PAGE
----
Training & Education
Canadian Construction Association weighs in on skills training discussions
By Anthony Capkun
November 8, 2013 – The Canadian Construction Association (CCA) says it is pleased federal and provincial skills ministers are meeting to discuss a better approach to labour market training, apprenticeship and skills development across Canada, but believes there are a number of issues to be addressed to enhance and improve apprenticeship in Canada.
For example, CCA says a lack of capacity at community colleges remains a concern of the industry, and should remain an important consideration to address shortages in skilled trades. While the Knowledge Infrastructure Program helped upgrade many training institutions across the country, ongoing attention needs to be paid to this issue, warns CCA—particularly in high-demand programs and where shortages exist—to ensure there is capacity to pursue apprenticeship training.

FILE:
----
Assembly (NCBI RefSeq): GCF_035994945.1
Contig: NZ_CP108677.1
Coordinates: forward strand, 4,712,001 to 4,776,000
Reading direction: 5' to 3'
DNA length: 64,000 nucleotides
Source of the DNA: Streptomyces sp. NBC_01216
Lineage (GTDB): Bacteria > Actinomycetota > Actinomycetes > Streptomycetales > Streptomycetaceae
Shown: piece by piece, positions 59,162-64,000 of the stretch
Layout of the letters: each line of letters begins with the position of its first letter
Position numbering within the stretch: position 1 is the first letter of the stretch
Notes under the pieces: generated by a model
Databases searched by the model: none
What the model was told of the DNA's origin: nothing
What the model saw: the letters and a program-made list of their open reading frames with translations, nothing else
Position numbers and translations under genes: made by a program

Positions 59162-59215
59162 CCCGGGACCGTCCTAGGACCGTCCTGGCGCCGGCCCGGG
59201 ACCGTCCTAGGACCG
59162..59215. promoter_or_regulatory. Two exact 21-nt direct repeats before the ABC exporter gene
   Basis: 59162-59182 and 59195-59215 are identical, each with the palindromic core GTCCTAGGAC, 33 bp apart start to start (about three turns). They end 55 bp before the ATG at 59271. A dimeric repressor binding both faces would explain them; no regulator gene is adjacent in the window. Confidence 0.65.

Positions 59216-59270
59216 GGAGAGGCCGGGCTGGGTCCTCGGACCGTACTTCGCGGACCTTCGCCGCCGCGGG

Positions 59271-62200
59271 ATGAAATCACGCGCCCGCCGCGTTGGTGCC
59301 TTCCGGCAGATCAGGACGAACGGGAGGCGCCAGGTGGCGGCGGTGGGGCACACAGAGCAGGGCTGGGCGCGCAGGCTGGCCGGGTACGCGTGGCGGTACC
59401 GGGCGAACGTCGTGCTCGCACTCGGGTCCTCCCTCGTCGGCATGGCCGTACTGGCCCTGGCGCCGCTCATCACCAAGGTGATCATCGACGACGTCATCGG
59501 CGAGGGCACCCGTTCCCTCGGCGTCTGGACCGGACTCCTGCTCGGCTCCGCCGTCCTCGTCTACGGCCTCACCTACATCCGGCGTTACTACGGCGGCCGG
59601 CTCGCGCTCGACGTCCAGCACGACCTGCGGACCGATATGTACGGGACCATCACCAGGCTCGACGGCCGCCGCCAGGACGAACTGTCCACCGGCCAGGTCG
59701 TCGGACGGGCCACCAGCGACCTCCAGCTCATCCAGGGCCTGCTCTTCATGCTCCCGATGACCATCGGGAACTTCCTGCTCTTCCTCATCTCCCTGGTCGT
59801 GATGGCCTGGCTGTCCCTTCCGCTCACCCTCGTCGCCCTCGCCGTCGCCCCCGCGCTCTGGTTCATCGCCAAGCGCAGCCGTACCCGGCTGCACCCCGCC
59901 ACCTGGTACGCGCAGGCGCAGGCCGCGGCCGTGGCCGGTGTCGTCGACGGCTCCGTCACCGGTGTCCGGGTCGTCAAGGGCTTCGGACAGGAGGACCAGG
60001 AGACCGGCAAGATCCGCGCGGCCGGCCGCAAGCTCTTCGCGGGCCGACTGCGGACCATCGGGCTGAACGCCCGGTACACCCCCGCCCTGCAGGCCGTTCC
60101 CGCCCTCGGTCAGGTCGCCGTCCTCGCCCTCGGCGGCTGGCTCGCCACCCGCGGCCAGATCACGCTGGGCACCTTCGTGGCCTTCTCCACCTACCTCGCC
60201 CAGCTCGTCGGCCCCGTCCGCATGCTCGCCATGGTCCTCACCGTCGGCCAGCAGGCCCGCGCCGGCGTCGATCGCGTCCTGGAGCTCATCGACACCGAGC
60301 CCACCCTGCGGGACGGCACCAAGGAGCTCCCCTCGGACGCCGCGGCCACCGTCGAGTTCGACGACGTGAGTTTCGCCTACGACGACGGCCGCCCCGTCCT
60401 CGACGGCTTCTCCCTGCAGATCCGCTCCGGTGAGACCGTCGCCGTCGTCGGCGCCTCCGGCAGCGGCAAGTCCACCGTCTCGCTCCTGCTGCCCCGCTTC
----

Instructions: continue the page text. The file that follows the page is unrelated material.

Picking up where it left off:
CCA also believes increased and further financial support for apprentices while in school would encourage continuing apprenticeship training. Also, the implementation of a mobility tax credit would help offset costs associated with relocation for apprentices to areas of the country where work exists.
The current federal employer tax credit for apprentices is an ineffective incentive for employers, insists CCA; it needs to be broadened and enhanced to encourage greater employer engagement with apprentices. Also, the insertion of quotas or contract conditions on government construction contracts is a counterproductive mechanism to encourage the greater use of apprentices, adds CCA, as it may discourage potential employers from participation in publicly tendered contracts.
Now the positive: CCA applauds the work of the Canadian Council of Directors of Apprenticeship and others in recent years to enhance the Red Seal Program, harmonize apprenticeship training systems and improve interprovincial mobility, “and we encourage this work to continue”.
The Canadian Construction Association represents over 20,000 members involved in the non-residential construction industry, consisting of some 64 local and provincial construction associations.